The Athenians, who had saved all Greece at Marathon, were for the moment, and very understandably, imbued with optimism. They, and they alone (although they never forgot the heroic contribution of the little city of Plataea), had been successful in routing the awesome Persians; the conquerors of Ionian Greece and most of the Aegean islands; the army and the navy which had hitherto been considered invincible. This heady triumph was to prove of immense value to their morale when, in due course, the Persian Empire under the direction of Xerxes returned for the second round. To Athenians their triumph seemed all the greater because it had been achieved on land rather than their familiar environment, the sea. It was Attic hoplites who had defeated the Persians without any help from Sparta - normally considered the masters of land warfare.
The hero of the hour was inevitably Miltiades, whose policy of marching out from the city and engaging the enemy at Marathon had been amply justified. It was natural under the circumstances that considerable attention should be paid to his advice as to the further conduct of Athenian policy. The islands of the Cyclades lying like a circling shield to the south were, he pointed out, essential to the defence of Athens. All of them were now under Persian control, representing a dangerous threat to the Greek mainland and, above all, to the shipping routes of the Aegean. ‘Attack at once!’ was his advice, to reinforce the security which Marathon had, for the moment, given them. This was strategically very sensible but there were many who did not approve of the venture, not least because they sensed in Miltiades a potential tyrant. The cost of such an expedition was also a deterrent, but this objection was overruled when Miltiades more or less guaranteed that he would make it pay its way by exacting indemnities from the islands which had medised. Herodotus casts a bad reflection on the motives of Miltiades, implying that it was no more than personal ambition which drove him to propose the Cycladic expedition. This seems highly unlikely, and the judgement of the historian stems most probably from hindsight - from the fact that the whole affair proved a costly failure. In the siege of Paros, the primary objective (for it was felt that if Paros, one of the richest and most important islands, was captured, then most of the others would automatically yield to Athens), Miltiades himself was seriously wounded. The fleet returned to Athens and the enemies of Miltiades seized their opportunity. He was accused of ‘deceiving the people’, and the death sentence was demanded. Marathon, however, and the part that Miltiades had played in that brilliant campaign, could not easily be forgotten. Miltiades himself died from gangrene, but not before he was sentenced to pay the large sum of fifty talents - a fine which left his son financially ruined. Athenian politics was always ruthless.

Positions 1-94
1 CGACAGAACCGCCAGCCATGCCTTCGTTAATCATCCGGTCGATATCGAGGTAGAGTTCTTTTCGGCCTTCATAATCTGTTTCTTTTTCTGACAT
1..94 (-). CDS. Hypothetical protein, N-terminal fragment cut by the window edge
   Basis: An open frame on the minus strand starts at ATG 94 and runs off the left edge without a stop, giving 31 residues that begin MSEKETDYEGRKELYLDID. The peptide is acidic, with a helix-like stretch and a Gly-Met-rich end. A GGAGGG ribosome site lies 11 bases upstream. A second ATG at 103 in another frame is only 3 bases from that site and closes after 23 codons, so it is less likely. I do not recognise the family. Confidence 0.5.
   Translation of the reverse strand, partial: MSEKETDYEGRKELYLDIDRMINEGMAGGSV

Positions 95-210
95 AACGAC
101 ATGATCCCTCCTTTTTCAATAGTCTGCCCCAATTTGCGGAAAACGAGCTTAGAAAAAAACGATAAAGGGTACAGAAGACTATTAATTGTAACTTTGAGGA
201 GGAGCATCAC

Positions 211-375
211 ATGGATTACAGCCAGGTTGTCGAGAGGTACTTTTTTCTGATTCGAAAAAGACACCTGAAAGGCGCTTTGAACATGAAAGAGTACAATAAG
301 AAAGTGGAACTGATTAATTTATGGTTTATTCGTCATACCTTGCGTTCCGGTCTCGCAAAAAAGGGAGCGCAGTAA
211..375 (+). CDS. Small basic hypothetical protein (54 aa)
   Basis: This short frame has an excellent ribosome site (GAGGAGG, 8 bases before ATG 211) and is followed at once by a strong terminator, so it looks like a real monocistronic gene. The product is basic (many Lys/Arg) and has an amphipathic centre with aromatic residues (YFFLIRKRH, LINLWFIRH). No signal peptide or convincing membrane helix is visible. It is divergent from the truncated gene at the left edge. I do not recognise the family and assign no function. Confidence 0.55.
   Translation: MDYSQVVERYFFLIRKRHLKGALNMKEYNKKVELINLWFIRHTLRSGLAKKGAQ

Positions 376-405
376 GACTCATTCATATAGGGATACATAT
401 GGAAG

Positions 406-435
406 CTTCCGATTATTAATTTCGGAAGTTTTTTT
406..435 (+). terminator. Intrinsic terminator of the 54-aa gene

Ultimately they were to prove no less harsh in the career of the man who became Miltiades’ successor - perhaps the greatest Greek politician who ever lived, and the man who was destined to save Greece from the far greater threat that was posed by Xerxes. This was Themistocles, who was to become the most prominent figure in Athenian political affairs during the years in which the fate of Europe was decided. He was unpopular with many of his fellow citizens, particularly those of the conservative caste of mind, for he was a radical, who saw far in advance of his other educated contemporaries that the future of a city-seaport like Athens lay in her navy and, therefore, in the men who commanded and manned her ships. This was a policy that was unlikely to prove palatable to the richer, land-owning classes, for it was they who would have to foot a large part of the bill for the ship-building, victualling, and maintenance. The armoured knight, or hoplite, who had seen the victory of his class at Marathon, was hardly likely to be sympathetic towards a policy that favoured sailors and oarsmen who, even though they might indeed be free citizens of Athens, were a long remove from the great families like the Alcmaeonids and the Peisistradids.